New German Office 365 Datacenter Region to Replace Black Forest


Microsoft’s announcement that they will open new datacenters in Germany to deliver Azure in late 2019 and Office 365 in 2020 marks the beginning of the end for the Black Forest datacenter region deployed in 2015 to satisfy the strict needs for data residency in the German market.

The new datacenters in Berlin and Frankfurt will be “consistent” with Microsoft’s other Office 365 operations. In other words, they will run like other country-level Office 365 datacenter regions like those in the U.K. and France.

The Need for Black Forest

Black Forest, aka Microsoft Cloud Germany, was deployed at a time when Office 365 was both simpler and less sophisticated. By handing over responsibility for operations to T Systems International as the data trustee, Microsoft avoided any problems associated with a U.S. company having oversight over German customer data.

The solution worked, but immediately ran into the conundrum that while Black Forest ran Office 365, it was a special version of Office 365 that offers different features to German tenants. One notable example is the lack of support for Azure Information Protection, meaning that German tenants can’t protect email and documents with rights management.

The Lack of Functionality for German Tenants

Black Forest can certainly deliver the basic Office 365 workloads of Exchange Online and SharePoint Online, but the new applications delivered since 2015 are notable for their absence in the feature menu. No Teams, no Planner, no Flow, no MyAnalytics, no Delve, no Sway, no StaffHub, no Video, and no PowerApps… It’s a pretty compelling list of functionality that’s unavailable to German tenants.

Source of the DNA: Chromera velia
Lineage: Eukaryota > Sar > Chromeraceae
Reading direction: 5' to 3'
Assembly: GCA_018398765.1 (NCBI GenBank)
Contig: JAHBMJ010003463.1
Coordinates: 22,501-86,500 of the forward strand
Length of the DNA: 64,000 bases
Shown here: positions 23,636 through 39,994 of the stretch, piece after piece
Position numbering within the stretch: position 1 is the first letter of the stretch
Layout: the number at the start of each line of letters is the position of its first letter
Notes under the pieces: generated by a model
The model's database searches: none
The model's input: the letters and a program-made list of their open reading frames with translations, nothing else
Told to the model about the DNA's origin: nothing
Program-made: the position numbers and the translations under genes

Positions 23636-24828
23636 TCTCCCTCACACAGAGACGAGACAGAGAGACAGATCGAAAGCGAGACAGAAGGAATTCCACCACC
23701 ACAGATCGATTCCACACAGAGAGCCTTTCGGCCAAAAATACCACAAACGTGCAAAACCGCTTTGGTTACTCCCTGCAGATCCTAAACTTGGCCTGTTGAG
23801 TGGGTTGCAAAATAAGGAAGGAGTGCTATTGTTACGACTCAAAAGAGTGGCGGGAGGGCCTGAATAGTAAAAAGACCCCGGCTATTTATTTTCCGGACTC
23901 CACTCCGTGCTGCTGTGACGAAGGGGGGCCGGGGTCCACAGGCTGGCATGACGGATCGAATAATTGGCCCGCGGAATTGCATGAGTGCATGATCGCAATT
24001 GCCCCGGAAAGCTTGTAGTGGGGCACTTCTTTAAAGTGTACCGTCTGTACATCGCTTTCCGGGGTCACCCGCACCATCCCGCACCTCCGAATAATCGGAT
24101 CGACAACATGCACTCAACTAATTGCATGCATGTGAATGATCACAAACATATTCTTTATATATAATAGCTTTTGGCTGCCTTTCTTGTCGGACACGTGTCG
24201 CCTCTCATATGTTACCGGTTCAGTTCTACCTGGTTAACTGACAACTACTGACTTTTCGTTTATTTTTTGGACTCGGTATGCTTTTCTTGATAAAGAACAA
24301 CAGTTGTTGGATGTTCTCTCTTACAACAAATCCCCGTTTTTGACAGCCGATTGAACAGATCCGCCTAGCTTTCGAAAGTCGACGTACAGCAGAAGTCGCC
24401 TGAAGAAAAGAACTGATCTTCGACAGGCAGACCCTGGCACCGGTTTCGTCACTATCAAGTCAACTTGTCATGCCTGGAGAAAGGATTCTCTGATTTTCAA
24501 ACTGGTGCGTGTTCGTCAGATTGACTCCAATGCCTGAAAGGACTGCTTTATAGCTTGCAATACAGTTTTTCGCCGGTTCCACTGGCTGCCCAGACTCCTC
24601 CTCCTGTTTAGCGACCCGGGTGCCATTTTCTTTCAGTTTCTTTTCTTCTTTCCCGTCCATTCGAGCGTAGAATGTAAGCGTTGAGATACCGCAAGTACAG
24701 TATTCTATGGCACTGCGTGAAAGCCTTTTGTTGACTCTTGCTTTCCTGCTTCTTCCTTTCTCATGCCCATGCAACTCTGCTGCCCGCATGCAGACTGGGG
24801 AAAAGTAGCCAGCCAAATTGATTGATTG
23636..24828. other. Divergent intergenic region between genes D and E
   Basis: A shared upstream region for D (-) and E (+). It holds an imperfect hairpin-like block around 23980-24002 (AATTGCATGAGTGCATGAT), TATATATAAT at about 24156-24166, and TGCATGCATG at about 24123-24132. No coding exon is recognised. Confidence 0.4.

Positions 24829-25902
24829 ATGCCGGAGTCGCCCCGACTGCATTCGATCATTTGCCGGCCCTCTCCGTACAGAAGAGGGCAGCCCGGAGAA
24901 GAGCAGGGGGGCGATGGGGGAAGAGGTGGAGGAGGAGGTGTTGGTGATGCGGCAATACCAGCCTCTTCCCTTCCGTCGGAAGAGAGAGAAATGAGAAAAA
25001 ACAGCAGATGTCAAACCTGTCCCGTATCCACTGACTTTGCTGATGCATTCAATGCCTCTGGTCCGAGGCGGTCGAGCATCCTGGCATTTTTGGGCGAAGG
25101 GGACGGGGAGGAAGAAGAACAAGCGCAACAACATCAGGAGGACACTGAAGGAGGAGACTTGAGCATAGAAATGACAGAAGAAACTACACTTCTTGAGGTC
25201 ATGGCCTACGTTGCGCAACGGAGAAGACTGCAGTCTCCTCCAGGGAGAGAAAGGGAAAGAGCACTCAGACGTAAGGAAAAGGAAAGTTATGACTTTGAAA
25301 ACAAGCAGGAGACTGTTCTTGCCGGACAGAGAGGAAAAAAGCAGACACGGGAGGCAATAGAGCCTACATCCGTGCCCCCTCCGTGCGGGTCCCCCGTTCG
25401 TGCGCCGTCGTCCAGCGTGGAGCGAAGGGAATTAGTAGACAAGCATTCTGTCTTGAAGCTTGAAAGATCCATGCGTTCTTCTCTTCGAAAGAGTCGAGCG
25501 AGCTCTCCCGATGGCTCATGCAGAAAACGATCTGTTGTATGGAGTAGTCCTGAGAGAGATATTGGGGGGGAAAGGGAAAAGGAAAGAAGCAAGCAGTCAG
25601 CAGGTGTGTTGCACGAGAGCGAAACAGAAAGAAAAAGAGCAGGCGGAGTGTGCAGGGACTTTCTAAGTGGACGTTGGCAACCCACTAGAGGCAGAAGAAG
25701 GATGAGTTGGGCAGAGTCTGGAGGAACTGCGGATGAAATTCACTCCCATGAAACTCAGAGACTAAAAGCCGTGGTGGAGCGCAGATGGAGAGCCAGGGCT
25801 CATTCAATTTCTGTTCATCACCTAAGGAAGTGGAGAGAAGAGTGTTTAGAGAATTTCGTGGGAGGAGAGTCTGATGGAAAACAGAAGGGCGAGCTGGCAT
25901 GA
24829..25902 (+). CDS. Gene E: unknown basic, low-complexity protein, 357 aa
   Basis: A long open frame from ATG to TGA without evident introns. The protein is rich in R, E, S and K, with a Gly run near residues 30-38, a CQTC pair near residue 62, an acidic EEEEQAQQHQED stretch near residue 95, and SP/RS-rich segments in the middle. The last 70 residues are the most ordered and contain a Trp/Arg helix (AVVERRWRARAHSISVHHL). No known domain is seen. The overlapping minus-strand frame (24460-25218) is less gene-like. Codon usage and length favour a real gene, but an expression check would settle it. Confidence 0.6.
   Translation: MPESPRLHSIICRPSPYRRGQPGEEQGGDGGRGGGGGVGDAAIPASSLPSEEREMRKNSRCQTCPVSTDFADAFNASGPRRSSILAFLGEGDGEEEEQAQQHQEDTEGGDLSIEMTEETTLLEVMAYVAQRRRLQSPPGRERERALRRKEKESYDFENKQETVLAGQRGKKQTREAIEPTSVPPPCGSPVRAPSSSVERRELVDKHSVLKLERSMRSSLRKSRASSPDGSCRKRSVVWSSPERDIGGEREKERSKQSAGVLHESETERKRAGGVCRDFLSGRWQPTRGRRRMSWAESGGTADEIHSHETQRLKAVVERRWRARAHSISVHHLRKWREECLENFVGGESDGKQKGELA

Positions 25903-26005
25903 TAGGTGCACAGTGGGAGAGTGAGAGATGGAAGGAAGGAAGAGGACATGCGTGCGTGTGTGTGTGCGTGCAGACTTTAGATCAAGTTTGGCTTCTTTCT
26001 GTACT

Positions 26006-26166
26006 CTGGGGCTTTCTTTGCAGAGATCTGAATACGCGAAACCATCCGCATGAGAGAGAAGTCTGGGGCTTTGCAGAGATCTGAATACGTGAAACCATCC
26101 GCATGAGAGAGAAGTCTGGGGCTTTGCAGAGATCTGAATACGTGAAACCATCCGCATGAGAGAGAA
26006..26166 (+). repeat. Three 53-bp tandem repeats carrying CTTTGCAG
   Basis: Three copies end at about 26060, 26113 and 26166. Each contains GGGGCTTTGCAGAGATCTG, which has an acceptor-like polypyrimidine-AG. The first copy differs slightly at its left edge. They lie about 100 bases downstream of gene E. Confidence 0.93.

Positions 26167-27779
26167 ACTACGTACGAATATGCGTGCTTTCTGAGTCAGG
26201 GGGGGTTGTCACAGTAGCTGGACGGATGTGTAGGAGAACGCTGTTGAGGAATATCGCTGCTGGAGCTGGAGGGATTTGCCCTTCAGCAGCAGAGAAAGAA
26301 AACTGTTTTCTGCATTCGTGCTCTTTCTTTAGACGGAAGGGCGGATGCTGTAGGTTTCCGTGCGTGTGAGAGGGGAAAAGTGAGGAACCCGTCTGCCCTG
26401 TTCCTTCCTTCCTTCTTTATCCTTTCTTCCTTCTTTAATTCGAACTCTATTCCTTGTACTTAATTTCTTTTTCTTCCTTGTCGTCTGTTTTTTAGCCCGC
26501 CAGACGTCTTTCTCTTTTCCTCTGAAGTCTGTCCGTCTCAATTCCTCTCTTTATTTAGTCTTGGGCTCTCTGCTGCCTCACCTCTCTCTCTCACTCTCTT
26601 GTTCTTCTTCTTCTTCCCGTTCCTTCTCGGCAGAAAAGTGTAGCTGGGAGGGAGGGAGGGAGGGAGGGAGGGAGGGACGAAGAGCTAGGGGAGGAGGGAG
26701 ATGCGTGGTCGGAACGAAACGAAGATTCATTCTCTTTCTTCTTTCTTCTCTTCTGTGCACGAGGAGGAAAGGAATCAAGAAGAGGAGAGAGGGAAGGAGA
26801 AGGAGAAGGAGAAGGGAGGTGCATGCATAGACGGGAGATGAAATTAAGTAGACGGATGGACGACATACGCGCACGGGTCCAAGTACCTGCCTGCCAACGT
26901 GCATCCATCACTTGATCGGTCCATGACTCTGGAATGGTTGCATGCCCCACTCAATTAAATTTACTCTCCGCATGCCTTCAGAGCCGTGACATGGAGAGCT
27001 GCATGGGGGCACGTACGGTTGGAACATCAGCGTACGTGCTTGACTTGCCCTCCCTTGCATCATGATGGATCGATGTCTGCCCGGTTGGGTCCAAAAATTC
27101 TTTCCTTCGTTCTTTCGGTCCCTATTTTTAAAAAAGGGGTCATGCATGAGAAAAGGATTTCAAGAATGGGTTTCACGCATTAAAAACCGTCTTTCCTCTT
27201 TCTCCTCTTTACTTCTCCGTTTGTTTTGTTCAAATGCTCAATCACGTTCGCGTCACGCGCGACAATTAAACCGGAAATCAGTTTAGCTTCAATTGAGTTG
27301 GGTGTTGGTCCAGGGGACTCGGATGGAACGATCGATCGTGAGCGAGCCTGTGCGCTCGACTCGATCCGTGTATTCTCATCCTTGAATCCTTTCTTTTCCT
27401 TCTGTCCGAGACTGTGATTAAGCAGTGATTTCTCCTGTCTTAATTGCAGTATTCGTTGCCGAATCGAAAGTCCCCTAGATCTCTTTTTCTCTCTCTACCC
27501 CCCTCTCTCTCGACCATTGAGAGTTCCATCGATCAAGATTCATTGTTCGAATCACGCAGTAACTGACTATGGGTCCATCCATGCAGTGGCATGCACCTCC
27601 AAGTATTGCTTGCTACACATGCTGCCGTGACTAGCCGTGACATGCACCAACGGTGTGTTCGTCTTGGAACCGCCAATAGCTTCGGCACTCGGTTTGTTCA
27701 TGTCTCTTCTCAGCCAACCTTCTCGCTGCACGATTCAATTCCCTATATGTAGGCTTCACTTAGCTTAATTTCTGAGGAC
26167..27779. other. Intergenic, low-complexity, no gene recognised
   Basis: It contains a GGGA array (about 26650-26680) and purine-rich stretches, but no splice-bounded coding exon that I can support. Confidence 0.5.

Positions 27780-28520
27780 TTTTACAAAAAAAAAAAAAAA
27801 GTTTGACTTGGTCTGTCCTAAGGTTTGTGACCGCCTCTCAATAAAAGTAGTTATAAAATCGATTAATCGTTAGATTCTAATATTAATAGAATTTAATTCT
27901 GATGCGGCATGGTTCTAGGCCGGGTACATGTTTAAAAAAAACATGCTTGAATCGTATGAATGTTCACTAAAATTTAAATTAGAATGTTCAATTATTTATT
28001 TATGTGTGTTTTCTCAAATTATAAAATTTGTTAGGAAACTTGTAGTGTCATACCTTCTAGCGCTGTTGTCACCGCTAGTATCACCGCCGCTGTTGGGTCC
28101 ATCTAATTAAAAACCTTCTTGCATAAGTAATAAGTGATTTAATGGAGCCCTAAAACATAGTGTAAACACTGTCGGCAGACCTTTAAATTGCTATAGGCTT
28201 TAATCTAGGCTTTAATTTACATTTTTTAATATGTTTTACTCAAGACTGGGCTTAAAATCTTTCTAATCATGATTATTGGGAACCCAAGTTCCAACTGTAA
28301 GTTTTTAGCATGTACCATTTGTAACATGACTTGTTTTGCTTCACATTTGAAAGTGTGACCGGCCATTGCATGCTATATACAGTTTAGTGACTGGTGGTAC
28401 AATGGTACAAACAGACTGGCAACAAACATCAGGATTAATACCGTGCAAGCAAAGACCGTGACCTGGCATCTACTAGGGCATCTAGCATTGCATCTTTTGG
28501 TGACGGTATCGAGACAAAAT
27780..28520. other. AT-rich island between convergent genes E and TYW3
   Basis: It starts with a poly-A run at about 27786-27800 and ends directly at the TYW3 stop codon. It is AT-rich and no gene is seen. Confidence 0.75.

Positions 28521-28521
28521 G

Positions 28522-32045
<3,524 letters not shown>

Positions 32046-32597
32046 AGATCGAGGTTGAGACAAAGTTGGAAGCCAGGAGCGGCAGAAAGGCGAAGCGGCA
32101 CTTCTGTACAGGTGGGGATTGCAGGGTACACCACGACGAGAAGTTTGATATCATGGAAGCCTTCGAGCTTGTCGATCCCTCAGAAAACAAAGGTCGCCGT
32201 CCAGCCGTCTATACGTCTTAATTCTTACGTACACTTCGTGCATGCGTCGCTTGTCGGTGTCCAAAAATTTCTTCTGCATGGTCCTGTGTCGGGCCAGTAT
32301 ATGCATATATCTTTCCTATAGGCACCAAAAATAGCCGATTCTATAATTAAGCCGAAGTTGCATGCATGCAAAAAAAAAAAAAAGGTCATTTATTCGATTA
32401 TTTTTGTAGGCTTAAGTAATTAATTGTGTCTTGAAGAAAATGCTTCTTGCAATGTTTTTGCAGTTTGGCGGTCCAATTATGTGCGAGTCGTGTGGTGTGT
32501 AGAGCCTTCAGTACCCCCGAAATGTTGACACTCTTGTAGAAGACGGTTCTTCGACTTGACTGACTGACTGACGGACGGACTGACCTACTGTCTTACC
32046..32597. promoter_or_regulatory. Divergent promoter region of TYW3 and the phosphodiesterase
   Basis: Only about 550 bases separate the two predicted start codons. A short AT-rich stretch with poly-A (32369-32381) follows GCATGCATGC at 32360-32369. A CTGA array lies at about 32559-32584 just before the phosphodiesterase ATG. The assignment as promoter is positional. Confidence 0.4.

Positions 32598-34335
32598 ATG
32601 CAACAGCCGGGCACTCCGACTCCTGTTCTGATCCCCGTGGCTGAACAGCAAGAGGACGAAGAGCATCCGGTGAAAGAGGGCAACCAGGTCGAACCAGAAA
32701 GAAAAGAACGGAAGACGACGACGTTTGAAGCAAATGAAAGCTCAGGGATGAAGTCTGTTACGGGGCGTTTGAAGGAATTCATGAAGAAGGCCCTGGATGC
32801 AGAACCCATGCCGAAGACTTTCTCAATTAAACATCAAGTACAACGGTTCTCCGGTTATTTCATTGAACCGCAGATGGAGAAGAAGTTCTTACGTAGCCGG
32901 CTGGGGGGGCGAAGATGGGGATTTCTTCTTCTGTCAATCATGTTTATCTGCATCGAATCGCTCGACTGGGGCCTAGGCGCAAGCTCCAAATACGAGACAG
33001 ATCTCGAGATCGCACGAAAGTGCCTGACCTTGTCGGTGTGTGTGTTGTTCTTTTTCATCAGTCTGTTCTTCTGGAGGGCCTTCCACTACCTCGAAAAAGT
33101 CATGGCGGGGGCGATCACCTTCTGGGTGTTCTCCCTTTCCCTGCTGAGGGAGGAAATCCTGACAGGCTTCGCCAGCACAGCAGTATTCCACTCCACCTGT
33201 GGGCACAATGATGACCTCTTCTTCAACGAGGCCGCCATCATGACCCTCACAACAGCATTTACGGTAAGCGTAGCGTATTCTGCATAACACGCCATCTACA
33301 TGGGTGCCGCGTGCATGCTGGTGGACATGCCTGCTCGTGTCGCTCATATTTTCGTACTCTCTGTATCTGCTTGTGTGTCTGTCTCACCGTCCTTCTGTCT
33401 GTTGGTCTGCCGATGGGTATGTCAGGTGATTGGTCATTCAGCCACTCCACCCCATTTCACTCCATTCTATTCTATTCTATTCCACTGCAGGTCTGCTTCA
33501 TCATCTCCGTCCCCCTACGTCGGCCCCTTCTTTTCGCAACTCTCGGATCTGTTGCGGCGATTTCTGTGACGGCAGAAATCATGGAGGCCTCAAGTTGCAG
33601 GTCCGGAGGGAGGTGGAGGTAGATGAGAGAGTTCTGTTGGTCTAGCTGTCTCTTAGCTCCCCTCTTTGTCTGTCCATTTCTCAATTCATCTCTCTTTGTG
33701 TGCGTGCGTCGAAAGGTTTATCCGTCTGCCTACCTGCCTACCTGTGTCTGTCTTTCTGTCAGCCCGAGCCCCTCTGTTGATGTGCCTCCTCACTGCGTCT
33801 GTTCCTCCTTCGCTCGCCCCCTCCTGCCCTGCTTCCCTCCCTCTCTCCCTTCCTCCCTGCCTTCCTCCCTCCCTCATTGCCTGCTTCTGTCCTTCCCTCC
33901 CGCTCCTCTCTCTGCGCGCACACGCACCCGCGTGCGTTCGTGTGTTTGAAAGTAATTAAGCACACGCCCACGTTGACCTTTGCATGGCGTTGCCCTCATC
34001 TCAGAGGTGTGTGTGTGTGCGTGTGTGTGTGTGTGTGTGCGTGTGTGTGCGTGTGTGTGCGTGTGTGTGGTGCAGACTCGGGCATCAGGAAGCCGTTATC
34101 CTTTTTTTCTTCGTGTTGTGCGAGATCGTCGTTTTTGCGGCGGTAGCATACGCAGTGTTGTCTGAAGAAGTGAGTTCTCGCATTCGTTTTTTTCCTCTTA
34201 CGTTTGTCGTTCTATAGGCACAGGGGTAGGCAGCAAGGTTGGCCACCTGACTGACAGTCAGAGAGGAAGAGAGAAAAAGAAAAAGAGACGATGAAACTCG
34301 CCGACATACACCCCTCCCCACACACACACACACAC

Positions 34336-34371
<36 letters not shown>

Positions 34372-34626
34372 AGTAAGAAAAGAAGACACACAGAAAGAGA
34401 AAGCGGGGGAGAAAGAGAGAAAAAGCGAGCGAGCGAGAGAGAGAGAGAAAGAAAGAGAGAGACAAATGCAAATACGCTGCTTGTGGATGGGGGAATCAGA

In most cases, the reason why Black Forest cannot offer new apps to German customers is that the necessary services are not deployed into the datacenter. It’s only relatively recently that Microsoft has begun to deploy more than base workloads into country-level datacenters, but the recent expansion of Teams into Australia and Japan is an example of how that kind of deployment is now commonplace.

The Difference from 2015

Adding features like multi-geo capabilities have made Office 365 operations more sophisticated now than when Black Forest started. In addition, Microsoft has poured enormous effort to make Office 365 a good platform for companies who need to comply with GDPR and other regulations. It seems reasonable to now draw a line under Black Forest and offer a more comprehensive service to German tenants.

Microsoft says that they are no longer accepting new customers for deployment within Black Forest. Instead, new customers can use one of the other European regions (EMEA, UK, or France) or the new German datacenter region when it begins operations. Existing Black Forest tenants will be offered migration options to move to another region. The migration is less complex than in other regions because Black Forest only supports a subset of Office 365 applications. We expect to hear more about these options in due course.

Learn more about Office 365 datacenter regions in Chapter 1 of Office 365 for IT Pros.

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